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From "Le Bon Voyage—Brooklyn." Photo by Tabi Bonney, courtesy of the artist.

Togolese Musician Tabi Bonney's Photo Exhibition Celebrating Ethiopian Ethnic Groups Is Coming to Okay Space

"Le Bon Voyage—Brooklyn" is a stunning portrait series that pays homage to the Suri people of Ethiopia.

You won't want to miss Okay Space's first show of the year.

Togolese musician Tabi Bonney and curator Erik Pettie present Le Bon Voyage—Brooklyn, a photo exhibition that celebrates Ethiopia's ethnic groups.


The project evolved from Bonney's 2018 travels to Ethiopia, where he initially was there to research farming practices in the country, as he has a coffee farm of his own in Togo. He was introduced to and inspired by the communities he came across and their beauty, traditional fashion and illuminating pride.

From "Le Bon Voyage—Brooklyn." Photo by Tabi Bonney, courtesy of the artist.

"It was not my intention to shoot," Bonney says in a press release. "Upon staying in the Omo Valley and meeting the people, I saw them as my African brothers and sisters. With it being my first time in East Africa, I realized how similar we all are. Whether it be Africans on the Continent or African Americans in the States, I saw familiar personalities, facial expressions, energy, etc. It made me realize that we are all are truly the same worldwide."

Bonney's photo subjects are people of the Suri (Surma) ethnic group. The semi-nomadic cattle herders live by the Omo River and are known for their body paint, scarification and lip discs—a sign of beauty and social status, especially for women.

From "Le Bon Voyage—Brooklyn." Photo by Tabi Bonney, courtesy of the artist.

They are considered to be a "disappearing tribe," as their culture and way of life may not survive another decade.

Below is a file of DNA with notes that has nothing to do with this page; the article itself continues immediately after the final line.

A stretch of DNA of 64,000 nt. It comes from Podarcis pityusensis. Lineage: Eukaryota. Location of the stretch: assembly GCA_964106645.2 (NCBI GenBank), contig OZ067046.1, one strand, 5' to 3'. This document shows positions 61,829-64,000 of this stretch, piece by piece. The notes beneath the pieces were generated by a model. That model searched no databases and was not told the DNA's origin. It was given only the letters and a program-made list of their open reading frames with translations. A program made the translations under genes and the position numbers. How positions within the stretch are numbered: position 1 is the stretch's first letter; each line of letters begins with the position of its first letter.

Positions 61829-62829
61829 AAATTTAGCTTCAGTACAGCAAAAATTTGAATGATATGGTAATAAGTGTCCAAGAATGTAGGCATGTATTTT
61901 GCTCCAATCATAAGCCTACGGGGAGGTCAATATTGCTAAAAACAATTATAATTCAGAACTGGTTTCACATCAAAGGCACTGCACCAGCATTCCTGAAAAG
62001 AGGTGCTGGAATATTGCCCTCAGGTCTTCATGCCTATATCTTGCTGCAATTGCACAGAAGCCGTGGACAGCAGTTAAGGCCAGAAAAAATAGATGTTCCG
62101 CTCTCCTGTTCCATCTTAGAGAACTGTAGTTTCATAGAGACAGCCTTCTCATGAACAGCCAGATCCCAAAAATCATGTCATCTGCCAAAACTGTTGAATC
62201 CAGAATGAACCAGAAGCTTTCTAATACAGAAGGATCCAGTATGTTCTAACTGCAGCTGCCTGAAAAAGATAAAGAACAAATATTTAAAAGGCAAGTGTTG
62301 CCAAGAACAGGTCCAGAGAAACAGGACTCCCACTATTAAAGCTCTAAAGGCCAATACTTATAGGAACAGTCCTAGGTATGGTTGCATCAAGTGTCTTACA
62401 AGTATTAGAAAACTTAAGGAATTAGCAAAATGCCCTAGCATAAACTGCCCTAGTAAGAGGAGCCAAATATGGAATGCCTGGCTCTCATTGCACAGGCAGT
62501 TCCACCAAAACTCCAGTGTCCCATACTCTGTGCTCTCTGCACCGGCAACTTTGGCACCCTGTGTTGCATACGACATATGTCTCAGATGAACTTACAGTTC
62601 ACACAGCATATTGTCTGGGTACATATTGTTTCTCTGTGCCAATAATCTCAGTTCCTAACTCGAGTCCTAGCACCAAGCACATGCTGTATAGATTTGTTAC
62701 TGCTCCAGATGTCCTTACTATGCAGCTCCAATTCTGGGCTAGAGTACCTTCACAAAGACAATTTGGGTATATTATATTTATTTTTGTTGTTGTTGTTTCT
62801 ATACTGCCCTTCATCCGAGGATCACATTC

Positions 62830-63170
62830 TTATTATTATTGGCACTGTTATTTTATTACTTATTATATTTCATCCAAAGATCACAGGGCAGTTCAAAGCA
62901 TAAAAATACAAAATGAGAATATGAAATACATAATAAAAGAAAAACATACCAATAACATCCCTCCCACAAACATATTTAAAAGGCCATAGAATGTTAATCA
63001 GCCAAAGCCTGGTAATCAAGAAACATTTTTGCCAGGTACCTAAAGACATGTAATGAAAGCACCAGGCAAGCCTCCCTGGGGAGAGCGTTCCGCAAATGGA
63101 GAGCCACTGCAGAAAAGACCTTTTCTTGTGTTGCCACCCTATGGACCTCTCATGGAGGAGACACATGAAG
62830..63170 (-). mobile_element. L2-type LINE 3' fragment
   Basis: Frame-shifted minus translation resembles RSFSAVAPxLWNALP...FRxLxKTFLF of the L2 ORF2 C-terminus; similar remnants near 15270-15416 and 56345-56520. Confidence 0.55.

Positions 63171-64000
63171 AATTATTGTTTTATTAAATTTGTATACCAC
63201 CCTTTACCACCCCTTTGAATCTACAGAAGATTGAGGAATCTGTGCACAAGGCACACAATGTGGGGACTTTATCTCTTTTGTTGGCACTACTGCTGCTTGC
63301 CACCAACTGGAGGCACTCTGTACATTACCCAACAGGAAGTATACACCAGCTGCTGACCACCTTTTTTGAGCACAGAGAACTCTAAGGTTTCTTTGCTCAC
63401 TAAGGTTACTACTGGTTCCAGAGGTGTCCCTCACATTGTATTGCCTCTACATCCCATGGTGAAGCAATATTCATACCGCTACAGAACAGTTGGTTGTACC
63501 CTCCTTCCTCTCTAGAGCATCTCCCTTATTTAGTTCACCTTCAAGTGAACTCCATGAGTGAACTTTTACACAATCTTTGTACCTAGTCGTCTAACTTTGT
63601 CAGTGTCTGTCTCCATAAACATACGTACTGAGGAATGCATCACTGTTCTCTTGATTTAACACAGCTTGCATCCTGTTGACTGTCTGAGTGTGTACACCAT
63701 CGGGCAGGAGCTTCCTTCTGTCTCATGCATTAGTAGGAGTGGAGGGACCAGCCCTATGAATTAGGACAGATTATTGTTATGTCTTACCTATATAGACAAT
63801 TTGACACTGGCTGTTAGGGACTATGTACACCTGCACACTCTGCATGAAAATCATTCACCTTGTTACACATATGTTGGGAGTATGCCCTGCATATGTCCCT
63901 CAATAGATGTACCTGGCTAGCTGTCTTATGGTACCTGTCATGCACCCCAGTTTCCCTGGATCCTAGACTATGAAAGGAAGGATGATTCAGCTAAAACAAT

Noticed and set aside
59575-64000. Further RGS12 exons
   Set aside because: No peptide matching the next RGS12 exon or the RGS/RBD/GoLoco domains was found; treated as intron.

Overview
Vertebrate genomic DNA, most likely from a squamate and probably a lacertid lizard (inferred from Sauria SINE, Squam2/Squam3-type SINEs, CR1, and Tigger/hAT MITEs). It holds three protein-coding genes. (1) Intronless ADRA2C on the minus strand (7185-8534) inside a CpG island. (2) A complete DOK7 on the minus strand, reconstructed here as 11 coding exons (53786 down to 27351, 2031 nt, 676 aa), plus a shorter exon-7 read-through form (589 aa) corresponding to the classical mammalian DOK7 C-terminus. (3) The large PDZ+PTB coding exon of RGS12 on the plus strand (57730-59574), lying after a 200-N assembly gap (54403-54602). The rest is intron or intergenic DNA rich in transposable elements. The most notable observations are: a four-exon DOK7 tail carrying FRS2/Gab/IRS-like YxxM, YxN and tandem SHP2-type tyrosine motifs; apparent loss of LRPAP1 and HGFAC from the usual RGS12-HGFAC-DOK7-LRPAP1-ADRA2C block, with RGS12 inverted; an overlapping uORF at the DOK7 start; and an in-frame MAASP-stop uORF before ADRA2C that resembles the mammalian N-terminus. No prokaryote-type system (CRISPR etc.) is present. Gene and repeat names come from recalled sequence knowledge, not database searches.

Bonney continues:

"I shot these portraits from a beauty and fashion aspect. I saw richness and ingenuity, whereas others may have seen something else. I saw that our people—no matter what circumstances,social status, or where we are in the world—have the ability to make the most out of even a little."

Le Bon Voyage—Brooklyn opens Thursday, January 17, 2019 at Okay Space with an opening reception from 6:00 p.m. to 8:00 p.m. RSVP here.

The exhibition runs through February 18, 2019.

Photo by Meztli Yoalli Rodríguez

Dying Lagoons Reveal Mexico’s Environmental Racism

In the heart of a traditionally Black and Indigenous use area in Southwest Mexico, decades of environmental destruction now threatens the existence of these communities.

On an early morning in September 2017, in a little fishing village in the Pacific coast of Oaxaca, called Zapotalito, thousands of dead fish floated on the surface of the Chacahua-Pastoría lagoons. A 7.1-magnitude earthquake, which rattled Mexico City on September 19, was felt as far down as Zapotalito, and the very next morning, its Black, Indigenous and poor Mestizo residents, who depend on the area's handful of lagoons for food and commerce, woke up to an awful smell and that terrible scene of floating fish.

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